THE DEAD END (2015) review

p2262236348Seven years ago, Xin Xiaofeng (Deng Chao), Yang Zidao (Guo Tao) and Chen Bijue (Gao Hu) broke and entered in a house near Xilong City, looking to collect a debt on behalf of a local loan shark. Things went from uglier to much uglier as they ended up not only killing the old couple in debt, but also raping and killing their granddaughter. They were never caught and now live new lives in Xiamen: Xin as a policeman, Yang as a cab driver, and mentally-challenged Chen as a fisherman. Gnawed by remorse and certain they will be caught sooner or later, they jointly care for their adopted daughter Weiba, who may be the daughter of the woman they raped. The expected yet much-feared reckoning draws closer as Xin’s new boss, Yi Guchun (Duan Yihong), comes from Xilong City, and is still obsessed with solving the seven-year old rape and murder case, not yet knowing that the subordinate he’s growing to like and respect, is one of the perpetrators. And things get more complicated when Yi’s younger sister Guxia (Wang Luodan) falls in love with Yang after he rescues her from a purse-snatcher.

As in many of Cao Baoping’s films, including those he only produced, fate plays a major role in The Dead End. In fact, fate may be considered to play too major a role: the one-two coincidence punch of Duan Yihong’s Yi being unknowingly assigned to the same precinct as one of the men he’s been tracking down for years and his sister meeting and falling in love with another one of the perpetrators, has an air of profound convenience that can either be seen as screenwriting laziness, or as the artistic intent to render the very essence of Karma – or simply pre-ordained comeuppance – in cinematic terms. After all, the film’s title in the beginning appears onscreen after the camera pulls out from Xin and Yang’s ground-level to way beyond the clouds, as if taking the point of view of a god or grand architect of fate. Other contrivances, such as Yi’s investigation being immeasurably helped by the fact that Yang’s landlord is a wiretapping weirdo, or a very convenient final confession by a character heretofore never mentioned, don’t have the luxury of potential allegorical intent, and simply appear forced. Censorship similarly tends to contrive the film, with a tacked-on coda that makes sure no one guilty gets out scot-free (it doesn’t help that the actor playing the character in question was arrested on drug charges, and thus made persona non grata in any film).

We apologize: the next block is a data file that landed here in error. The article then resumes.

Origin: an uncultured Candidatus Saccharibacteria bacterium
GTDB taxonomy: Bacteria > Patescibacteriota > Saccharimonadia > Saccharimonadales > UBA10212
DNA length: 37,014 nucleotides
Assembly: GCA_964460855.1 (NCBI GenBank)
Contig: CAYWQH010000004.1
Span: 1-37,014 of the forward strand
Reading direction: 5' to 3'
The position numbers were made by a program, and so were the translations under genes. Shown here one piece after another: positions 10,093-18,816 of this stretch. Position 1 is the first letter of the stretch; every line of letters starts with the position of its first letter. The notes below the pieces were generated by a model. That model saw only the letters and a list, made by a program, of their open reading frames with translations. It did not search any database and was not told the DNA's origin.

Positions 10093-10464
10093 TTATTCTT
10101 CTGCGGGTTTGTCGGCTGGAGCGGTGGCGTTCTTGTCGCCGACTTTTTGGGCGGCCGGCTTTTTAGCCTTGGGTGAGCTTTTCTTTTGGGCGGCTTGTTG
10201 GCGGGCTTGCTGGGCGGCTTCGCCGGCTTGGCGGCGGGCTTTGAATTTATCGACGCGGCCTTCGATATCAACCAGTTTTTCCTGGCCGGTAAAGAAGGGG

Still, Cao Baoping directs his biggest film so far with great confidence, all simmering tension exacerbated – but not released – in a superb chase scene (coordinated by Bruce Law) on the side of a skyscraper, both a riveting set piece and an apt metaphor for its lead trio of culprits, struggling for redemption on the edge of a pit of despair and guilt. And the film is carried by a trio of strong performances: Deng Chao, much like in Cao Baoping’s film before that, The Equation of Love and Death, is affecting while remaining a cypher for much of the film’s runtime, a difficult effect to pull off; Duan Yihong is a compelling figure of a man committed to – yet struggling with – the concepts of law and justice, while Guo Tao is excellent as ever despite being saddled with a romantic subplot with an underused Wang Luodan that strains credulity.

Long Story Short: A strong mix of tragedy and thriller, running on a few contrivances too many. ***

 

 

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